That might be different this year, though. We have already seen two drivers – Sergio Perez and Jolyon Palmer – get caught out at the tight Turn 8 section, while an incident in the Formula 2 feature event on Saturday prompted the race to end under a red flag.

As drivers look to gain positions and fight their way to the front, things could get crazy in Baku today…

McLare- oh you know the rest…

Yep, it’s another one of those days for McLaren. After ailing to its worst qualifying display of the season with a double-Q1 knockout on Saturday, racing director Eric Boullier said it was one of the worst weekends he’s had in racing. And you can understand why.

The Baku circuit’s tighter sections may suit the MCL32 chassis nicely, yet the high-speed stuff – and especially the never-ending home straight – lay the issues with the Honda power unit bare. Fernando Alonso and Stoffel Vandoorne’s trap speeds were over 20 mph down on the leaders in qualifying – it’s a sad state of affairs.

From P18 and P19, McLaren can’t really expect much from its drivers today. That said, with an incident or two, and taking into account Alonso’s knack for dragging a car far beyond its rightful position, points are still a dream that are not totally out of the question…

2017 Azerbaijan Grand Prix – Starting Grid

1. Lewis Hamilton Mercedes
2. Valtteri Bottas Mercedes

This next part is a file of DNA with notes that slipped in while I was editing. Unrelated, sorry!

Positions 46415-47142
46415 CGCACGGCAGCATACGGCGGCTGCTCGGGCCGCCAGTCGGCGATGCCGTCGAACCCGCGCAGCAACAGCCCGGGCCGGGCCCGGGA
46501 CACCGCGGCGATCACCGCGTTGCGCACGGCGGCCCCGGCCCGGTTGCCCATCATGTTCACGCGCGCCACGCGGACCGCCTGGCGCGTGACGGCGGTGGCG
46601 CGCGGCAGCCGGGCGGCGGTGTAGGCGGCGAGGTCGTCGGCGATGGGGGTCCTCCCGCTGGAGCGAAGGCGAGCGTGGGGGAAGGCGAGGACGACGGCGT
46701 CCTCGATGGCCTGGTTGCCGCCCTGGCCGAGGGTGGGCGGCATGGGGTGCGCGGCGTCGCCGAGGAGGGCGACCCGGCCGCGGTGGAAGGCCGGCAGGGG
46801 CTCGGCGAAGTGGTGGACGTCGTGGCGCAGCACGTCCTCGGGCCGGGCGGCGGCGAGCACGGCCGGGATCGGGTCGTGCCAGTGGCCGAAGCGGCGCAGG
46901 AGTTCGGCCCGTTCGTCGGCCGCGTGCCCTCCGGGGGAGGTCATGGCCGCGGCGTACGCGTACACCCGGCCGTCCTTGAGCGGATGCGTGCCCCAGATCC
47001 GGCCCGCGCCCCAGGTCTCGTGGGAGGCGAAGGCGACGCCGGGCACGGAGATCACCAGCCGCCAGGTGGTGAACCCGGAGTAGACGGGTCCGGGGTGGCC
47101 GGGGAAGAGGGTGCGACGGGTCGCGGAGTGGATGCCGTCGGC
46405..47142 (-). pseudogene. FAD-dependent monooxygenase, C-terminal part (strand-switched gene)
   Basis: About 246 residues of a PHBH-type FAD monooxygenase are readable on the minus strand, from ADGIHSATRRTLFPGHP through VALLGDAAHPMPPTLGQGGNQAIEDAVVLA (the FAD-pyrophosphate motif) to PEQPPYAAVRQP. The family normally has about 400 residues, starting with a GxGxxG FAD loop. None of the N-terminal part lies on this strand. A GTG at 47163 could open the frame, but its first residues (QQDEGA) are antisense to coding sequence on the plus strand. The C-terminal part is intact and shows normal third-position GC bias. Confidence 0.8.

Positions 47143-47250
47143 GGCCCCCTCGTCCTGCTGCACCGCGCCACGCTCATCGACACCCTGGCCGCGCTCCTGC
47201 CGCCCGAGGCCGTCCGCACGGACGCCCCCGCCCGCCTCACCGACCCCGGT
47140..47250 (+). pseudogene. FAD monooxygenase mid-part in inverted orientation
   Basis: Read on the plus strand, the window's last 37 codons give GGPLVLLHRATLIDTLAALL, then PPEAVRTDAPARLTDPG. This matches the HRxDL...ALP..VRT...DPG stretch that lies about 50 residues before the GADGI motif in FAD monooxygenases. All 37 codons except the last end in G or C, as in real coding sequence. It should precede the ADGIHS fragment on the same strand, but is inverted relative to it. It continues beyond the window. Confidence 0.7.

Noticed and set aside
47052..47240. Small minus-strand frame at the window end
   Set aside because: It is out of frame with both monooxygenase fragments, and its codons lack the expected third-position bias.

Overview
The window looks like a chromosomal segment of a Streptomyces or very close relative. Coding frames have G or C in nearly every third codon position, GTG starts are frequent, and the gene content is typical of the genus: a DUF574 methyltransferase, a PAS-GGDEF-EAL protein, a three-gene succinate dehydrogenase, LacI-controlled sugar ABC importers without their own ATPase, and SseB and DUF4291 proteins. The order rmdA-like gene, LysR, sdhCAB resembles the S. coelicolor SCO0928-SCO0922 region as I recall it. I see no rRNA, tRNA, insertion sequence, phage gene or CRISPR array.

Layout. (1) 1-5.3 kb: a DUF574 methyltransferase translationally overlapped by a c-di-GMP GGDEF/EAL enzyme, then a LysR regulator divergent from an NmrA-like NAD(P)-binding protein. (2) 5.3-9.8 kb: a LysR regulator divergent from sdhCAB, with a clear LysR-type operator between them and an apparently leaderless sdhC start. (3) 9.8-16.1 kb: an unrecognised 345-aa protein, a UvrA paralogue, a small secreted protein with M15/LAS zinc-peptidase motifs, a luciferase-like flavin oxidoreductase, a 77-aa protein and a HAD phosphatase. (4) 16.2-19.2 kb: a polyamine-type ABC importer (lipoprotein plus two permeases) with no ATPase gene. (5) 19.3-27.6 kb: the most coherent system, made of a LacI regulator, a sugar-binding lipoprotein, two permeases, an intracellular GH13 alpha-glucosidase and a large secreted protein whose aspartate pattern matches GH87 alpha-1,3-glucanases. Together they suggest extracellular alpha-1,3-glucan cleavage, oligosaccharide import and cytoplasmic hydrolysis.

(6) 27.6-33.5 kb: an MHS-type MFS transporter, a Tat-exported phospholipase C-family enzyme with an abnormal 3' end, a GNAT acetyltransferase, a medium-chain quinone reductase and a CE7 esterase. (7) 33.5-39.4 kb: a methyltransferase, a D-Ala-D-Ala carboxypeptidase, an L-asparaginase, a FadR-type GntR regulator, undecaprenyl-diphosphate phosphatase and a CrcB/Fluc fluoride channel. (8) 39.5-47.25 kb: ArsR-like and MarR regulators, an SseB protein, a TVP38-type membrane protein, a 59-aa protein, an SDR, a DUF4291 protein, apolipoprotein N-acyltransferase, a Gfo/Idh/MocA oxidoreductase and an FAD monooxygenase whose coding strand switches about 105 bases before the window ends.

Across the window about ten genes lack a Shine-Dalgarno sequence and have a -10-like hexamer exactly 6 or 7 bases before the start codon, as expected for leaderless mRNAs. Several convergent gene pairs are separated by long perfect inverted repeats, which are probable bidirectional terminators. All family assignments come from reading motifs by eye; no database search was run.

3. Kimi Raikkonen Ferrari
4. Sebastian Vettel Ferrari
5. Max Verstappen Red Bull
6. Sergio Perez Force India
7. Esteban Ocon Force India
8. Lance Stroll Williams
9. Felipe Massa Williams
10. Daniel Ricciardo Red Bull
11. Daniil Kvyat Toro Rosso
12. Kevin Magnussen Haas
13. Nico Hulkenberg Renault
14. Pascal Wehrlein Sauber
15. Carlos Sainz Jr. Toro Rosso*
16. Romain Grosjean Haas
17. Marcus Ericsson Sauber
18. Stoffel Vandoorne McLaren**
19. Fernando Alonso McLaren***
20. Jolyon Palmer Renault****

* Sainz received a three-place grid penalty after causing a collision in the Canadian Grand Prix.
** Vandoorne received a 35-place grid penalty for power unit and gearbox changes.
*** Alonso received a 40-place grid penalty for power unit changes.
**** Palmer failed to set a time in qualifying, and starts from last at the discretion of the stewards.

You can watch the Azerbaijan Grand Prix live on NBCSN and the NBC Sports app from 8am ET on Sunday. CLICK HERE to watch via live stream.

Mario Andretti says Colton Herta could be next American star in F1

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Mario Andretti’s last Formula One victory is also the last by an American driver in more than 42 years on the international open-wheel road racing series.

If you had told Andretti that while he was celebrating on the Grand Prix of the Netherlands podium on Aug. 27, 1978 at the Vandzoort circuit, he wouldn’t have believed it.

“Absolutely not,” Andretti told Kyle Petty during the most recent “Coffee With Kyle” episode (video above). “It’s a shame. Somehow we have so much talent here, and either there’s no invitation or something there. But I think it’s time to give some of this young talent that, in my opinion, is absolutely capable.”

The Dutch GP was the last of Andretti’s 12 victories in F1 and came during his championship season. No one since has come close to matching his success in F1.

Mario Andretti drives his Lotus-Ford to victory in the 1978 Grand Prix of the Netherlands (Bernard Cahier/Getty Images).

Andretti’s son, Michael, took a full-time ride with McLaren in 1993 but left with three races remaining in a season marred by crashes and mechanical problems.